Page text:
Friday, 22 June 2012

22nd June 1812: Drunken boasts of involvement at Rawfolds lead to trouble at the Black Bull, Mirfield

Anti-Tesco protesters outside the Black Bull in August 2011
At 8 p.m. on the evening of Monday 22nd June, 3 men were returning from Wakefield to Elland, when they stopped at a coaching Inn, the Black Bull at Mirfield, for some refreshment. The men were a Mr Cartledge (of Brow Bridge, Elland), a Mr Ashworth and a Mr Woodhead.

The three men were taking a drink in one room, when they overheard a conversation from an adjoining room. One individual was speaking in a loud voice, and the content of his words made they stop their conversation and listen carefully. The man said "I was at Rawfolds on the night of the attack: I was engaged there, I was close by the two men that fell". The man went on to say "I was never engaged in any association or society in my life but that of General Ludd, I have ever been true to it, and I have been in it for three years". Another man retorted "hold thy peace, if there be a good trade and meal come down, Ned Ludd will die" which amused the group and they all laughed.

Cartledge, Ashworth & Woodhead were horrified. Ashworth said he would fetch a Constable, and left. Cartledge felt bold enough to get up and proceed to the adjoining room and challenge the men: up to 10 men were gathered there, and Cartledge asked who had spoken of Rawfolds and General Ludd. One of the men pointed to another man called James Oldroyd. In the meantime, Ashworth had returned without a Constable and the three travellers took Oldroyd into another room and questioned him. Oldroyd denied having spoken about Ludd and Rawfolds, and said he knew William Cartwright and could get a letter of recommendation from him if they thought he was a Luddite. Ashworth was not convinced, and thought his voice was the same as the one he had heard earlier that evening.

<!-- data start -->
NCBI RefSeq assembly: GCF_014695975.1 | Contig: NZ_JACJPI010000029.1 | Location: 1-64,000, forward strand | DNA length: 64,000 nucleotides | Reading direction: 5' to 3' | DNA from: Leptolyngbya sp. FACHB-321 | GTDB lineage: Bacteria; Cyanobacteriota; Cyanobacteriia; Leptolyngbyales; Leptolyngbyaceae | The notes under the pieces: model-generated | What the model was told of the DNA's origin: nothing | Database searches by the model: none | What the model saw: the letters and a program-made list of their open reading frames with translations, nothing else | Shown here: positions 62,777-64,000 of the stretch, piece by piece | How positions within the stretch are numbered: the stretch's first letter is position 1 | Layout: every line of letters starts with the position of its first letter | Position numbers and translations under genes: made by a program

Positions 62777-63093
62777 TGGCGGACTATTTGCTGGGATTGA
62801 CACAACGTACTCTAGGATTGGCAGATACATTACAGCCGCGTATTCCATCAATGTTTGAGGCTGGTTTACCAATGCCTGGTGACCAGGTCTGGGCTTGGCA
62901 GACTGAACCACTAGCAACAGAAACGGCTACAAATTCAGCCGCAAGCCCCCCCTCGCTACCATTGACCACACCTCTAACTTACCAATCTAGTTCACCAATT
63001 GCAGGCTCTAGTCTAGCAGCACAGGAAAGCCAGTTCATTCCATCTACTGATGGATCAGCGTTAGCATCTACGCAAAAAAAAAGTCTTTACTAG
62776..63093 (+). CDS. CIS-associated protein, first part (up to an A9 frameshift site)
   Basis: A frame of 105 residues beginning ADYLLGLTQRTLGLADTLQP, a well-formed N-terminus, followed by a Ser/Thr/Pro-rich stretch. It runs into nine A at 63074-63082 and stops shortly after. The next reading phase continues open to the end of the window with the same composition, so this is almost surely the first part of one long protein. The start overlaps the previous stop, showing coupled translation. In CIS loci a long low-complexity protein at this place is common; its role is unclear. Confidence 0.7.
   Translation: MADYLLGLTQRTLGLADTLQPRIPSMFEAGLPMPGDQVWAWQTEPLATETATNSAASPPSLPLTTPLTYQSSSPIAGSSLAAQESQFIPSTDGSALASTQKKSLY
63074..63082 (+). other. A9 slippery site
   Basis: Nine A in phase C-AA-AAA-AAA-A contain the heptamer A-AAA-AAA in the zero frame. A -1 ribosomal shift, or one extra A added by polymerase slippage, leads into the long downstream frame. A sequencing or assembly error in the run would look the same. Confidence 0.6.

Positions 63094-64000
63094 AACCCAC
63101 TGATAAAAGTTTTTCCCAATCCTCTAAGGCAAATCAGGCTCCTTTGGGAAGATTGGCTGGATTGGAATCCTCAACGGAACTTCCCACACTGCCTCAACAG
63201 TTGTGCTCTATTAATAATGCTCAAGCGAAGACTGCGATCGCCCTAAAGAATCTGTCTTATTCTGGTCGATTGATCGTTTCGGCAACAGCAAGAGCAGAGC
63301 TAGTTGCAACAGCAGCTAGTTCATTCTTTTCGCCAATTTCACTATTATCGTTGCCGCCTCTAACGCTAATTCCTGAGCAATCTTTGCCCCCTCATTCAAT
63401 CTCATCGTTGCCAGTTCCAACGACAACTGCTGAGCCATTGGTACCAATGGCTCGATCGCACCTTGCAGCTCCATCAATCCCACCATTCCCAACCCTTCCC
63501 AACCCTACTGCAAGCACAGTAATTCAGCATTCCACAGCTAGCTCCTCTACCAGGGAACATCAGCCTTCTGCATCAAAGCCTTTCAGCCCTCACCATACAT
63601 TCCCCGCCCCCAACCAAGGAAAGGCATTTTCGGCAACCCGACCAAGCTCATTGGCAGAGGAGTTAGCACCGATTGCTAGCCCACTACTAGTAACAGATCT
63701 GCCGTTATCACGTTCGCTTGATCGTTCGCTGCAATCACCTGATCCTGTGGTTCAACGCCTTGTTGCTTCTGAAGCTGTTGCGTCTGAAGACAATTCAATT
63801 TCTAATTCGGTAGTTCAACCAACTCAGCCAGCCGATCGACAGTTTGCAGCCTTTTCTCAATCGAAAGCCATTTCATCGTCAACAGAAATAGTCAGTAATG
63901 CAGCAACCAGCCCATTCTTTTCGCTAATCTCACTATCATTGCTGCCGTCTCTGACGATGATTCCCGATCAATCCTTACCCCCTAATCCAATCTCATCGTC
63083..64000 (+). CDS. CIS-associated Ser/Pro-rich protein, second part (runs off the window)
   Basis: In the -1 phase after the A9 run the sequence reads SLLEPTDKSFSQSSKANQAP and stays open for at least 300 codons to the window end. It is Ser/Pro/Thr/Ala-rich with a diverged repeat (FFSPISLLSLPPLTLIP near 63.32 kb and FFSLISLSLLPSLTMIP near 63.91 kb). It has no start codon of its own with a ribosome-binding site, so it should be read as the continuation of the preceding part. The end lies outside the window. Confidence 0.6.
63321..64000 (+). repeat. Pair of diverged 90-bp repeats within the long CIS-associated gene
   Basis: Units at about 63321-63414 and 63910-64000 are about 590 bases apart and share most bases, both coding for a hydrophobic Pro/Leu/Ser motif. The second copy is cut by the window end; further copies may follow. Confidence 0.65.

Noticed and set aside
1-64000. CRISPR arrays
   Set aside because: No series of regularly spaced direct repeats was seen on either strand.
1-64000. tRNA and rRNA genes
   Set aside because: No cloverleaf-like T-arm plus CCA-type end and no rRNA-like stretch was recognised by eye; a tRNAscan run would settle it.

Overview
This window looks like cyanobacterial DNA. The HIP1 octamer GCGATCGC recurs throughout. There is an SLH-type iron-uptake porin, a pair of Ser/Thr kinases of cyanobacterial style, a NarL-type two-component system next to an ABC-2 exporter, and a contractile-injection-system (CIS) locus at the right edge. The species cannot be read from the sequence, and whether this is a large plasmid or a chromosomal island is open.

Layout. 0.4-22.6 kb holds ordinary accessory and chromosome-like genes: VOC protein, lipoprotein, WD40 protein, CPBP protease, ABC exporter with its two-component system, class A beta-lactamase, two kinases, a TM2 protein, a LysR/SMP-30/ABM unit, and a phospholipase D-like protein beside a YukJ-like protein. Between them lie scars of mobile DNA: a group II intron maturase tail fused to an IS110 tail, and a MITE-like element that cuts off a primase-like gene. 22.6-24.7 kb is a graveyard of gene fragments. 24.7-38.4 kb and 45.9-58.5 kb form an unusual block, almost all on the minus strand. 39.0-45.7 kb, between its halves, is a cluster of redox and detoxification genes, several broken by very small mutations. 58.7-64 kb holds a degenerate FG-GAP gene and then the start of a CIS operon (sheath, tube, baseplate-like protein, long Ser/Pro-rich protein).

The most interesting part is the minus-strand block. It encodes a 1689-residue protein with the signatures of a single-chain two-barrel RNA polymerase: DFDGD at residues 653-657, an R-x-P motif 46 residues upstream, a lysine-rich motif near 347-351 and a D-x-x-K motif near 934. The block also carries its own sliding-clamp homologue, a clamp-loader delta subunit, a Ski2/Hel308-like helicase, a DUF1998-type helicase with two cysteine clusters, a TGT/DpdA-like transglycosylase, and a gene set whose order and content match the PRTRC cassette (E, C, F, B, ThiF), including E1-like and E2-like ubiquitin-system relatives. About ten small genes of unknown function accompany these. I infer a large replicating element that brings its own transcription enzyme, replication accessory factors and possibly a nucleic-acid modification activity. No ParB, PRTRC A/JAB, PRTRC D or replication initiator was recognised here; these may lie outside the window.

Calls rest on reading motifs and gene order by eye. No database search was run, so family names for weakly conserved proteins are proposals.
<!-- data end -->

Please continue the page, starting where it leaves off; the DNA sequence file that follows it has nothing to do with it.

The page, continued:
Despite being unable to find a Constable before they left, the three travellers from Elland were determined not to let their experience go unreported.

As reported in the Leeds Mercury of 25th July 1812.

The Mr Woodhead mentioned is Joseph Woodhead, who had come across Luddites in Elland 7 days before, and Cartledge is the person whose house was raided for arms the same night. Joseph Woodhead, John Cartledge and a Mr Ashworth - Merchants from  Elland - all signed a deposition by Woodhead about his experiences that night, which was sworn by Francis Lindley Wood, the Vice Lieutenant of the West Riding on 22nd June 1812.

The Black Bull at Mirfield still stands, although it is no longer a pub. In 2011, the fate of the Black Bull became a cause célèbre locally when Tesco made an application to turn it into a convenience store. Despite a thriving local campaign, Tesco got their way.

The Mirfield Second Look website has a page on the Black Bull here. The Lost Pubs Project also has a page on the pub here.

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